"Finding a voice"

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An excellent article by Lane Greene: "Language: Finding a voice", The Economist 1/5/2017.



  1. Bob Moore said,

    January 5, 2017 @ 5:02 pm

    One sentence in the article makes me cringe:

    "According to Macduff Hughes, chief engineer on Google Translate, a simple approach using vast amounts of data seemed more promising than a clever one with fewer data."

    The first occurrence of "data" is clearly an instance of a singular mass noun, as is now routine. With the second occurrence, however, the author seems to have been hit over the head with a sadly out-of-date style guide and forced to use "fewer data", implying a plural count noun, rather than "less data", which would be consistent with the previous occurrence.

  2. Coby Lubliner said,

    January 5, 2017 @ 7:55 pm

    Geoff Pullum has often written about The Economist stodgy usage rules. This may be an example.

  3. sumelic said,

    January 5, 2017 @ 8:44 pm

    @Bob Moore:

    I don't understand why "data" must be a singular mass noun in the phrase "vast amounts of data". People say things like "amount of taxes", and "taxes" is clearly plural in Standard English, so why wouldn't this construction be possible with plural "data"?

  4. Bob Moore said,

    January 5, 2017 @ 9:18 pm


    Well, yes, people do say things like "vast amounts of taxes", so I guess my analysis won't be clear to those who insist on the outdated rule that "data" must always be a plural count noun. Note, however, that in general "amounts of" is preferred with mass nouns, and "numbers of" is preferred with count nouns, e.g., "vast numbers of birds" vs. "vast amounts of birds". People might say either one, but only the first would generally be regarded as standard English.

    Regarding "data", according to the Google Books ngram corpus, "how many data are" was more common than "how much data is" until the 1950s, but by 2000, the latter was almost 22 times more frequent than the former. Checking a number of such constructions that are diagnostic of the mass/count difference suggests that "data" started being used as a mass noun around the 1950s, and now is overwhelmingly used that way. My own hypothesis is this change came about as a result of the development of information theory, which showed that information (and hence data) is a quantity to be measured, rather than a collection of well-individuated things to be counted.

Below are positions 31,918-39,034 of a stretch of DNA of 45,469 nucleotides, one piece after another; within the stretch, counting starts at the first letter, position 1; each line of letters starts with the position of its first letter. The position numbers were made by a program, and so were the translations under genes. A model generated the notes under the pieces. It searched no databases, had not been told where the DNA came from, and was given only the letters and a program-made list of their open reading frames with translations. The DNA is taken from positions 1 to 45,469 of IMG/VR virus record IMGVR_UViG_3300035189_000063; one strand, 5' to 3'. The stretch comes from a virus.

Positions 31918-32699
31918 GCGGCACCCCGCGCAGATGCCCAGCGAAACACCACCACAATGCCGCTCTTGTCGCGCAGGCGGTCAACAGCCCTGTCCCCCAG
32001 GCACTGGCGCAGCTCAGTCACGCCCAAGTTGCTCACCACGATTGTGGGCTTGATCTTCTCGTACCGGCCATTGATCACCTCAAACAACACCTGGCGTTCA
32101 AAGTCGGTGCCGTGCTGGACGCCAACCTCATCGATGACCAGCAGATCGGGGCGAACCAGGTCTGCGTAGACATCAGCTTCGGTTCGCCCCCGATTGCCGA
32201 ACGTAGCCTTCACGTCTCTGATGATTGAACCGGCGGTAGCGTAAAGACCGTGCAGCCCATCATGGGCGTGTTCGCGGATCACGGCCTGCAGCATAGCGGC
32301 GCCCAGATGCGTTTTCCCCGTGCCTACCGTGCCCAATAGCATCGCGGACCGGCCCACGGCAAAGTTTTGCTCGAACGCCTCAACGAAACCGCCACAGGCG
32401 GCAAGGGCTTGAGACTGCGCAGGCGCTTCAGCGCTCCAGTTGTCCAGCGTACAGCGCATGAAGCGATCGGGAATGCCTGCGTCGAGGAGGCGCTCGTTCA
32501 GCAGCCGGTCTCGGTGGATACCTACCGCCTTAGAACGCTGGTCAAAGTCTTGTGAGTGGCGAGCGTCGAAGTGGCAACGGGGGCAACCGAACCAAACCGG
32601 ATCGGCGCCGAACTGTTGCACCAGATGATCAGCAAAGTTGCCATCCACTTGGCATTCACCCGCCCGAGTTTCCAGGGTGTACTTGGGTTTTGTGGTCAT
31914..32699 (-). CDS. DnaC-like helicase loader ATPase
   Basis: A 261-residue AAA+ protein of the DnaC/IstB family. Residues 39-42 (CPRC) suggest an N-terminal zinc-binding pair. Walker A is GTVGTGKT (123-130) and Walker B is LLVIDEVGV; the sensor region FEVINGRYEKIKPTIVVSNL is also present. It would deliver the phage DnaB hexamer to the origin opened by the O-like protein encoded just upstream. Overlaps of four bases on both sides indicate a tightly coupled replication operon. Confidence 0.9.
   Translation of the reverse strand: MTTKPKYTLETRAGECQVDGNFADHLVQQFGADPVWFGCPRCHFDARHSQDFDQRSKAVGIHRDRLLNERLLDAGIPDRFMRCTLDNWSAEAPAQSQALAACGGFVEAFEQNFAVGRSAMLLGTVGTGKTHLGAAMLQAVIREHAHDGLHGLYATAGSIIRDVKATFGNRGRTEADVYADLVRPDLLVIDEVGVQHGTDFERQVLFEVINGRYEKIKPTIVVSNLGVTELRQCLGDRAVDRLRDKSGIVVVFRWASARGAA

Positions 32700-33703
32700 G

[(myl) Hey folks, Lane Greene creates one of the best pieces of science journalism ever, and all we can do is peeve about "fewer data"? Really?]

  5. Jon said,

    January 6, 2017 @ 3:54 am

    One problem in machine translation not mentioned here is caused by people's names (Fish, Carpenter, Miles) being translated as if they were ordinary words. The same problem arises in other areas, such as street names and trade names.
    As machine translation becomes more reliable, there should be no need to provide multiple versions of a web page in different languages, and instead let MT take the strain, with the bonus that all versions will be up to date. In such a world, there is a need for an html tag for the examples above.

  6. Jon said,

    January 6, 2017 @ 3:58 am

    In the above, the words 'html tag' were followed by 'do not translate', inside angled brackets, and therefore omitted by WordPress in presenting my comment.

  7. AntC said,

    January 6, 2017 @ 6:58 am

    I can't help but feel that the 'cleverer' machines get at these tasks formerly requiring human intelligence, the more we'll redefine "intelligence" to exclude those capabilities exhibited by machines.

    I'm in a foreign city and having an alternately amazed and pereplexed battle with Google Maps.

  8. AntC said,

    January 6, 2017 @ 7:20 am

    (And working on dodgy wi-fi that apparently posts my comment when what I wanted to do was correct the spelling.)

    Maps is smart enough to find me the nearest coffee shop; but suggest I need to take a bus to a street overseas. (No: I meant the street with that name in the city where I'm catching the bus.) I suspect that our amazement will wear off and our tolerance for its 'dumbness' will wear thin.

    What the article says about how machines could grok 'common sense' and apply knowledge of 'the real world' is very pertinent.

    On a linguistic point: I'm in Taiwan, whose road signs exhibit a mix of Wade-Giles and pinyin (and the same street/town might be written with a different system in different places). Then there's the Mandarin vs. Hokkien vs. Hakka transcriptions. Maps can't cope with multiple spellings for the same place. I wonder about (say) the mix of place-names in northern West Europe, with its language salad: Cologne/Koln.

  9. Catanea said,

    January 6, 2017 @ 12:41 pm

    Well, if the very next sentence is explaining that "corpora" is the plural of "corpus", the nitpick of data vs data seems understandable.

  10. Gregory Kusnick said,

    January 6, 2017 @ 4:18 pm

    Never mind "data"; I'm pretty sure Groucho Marx didn't spell "pajamas" with a y.

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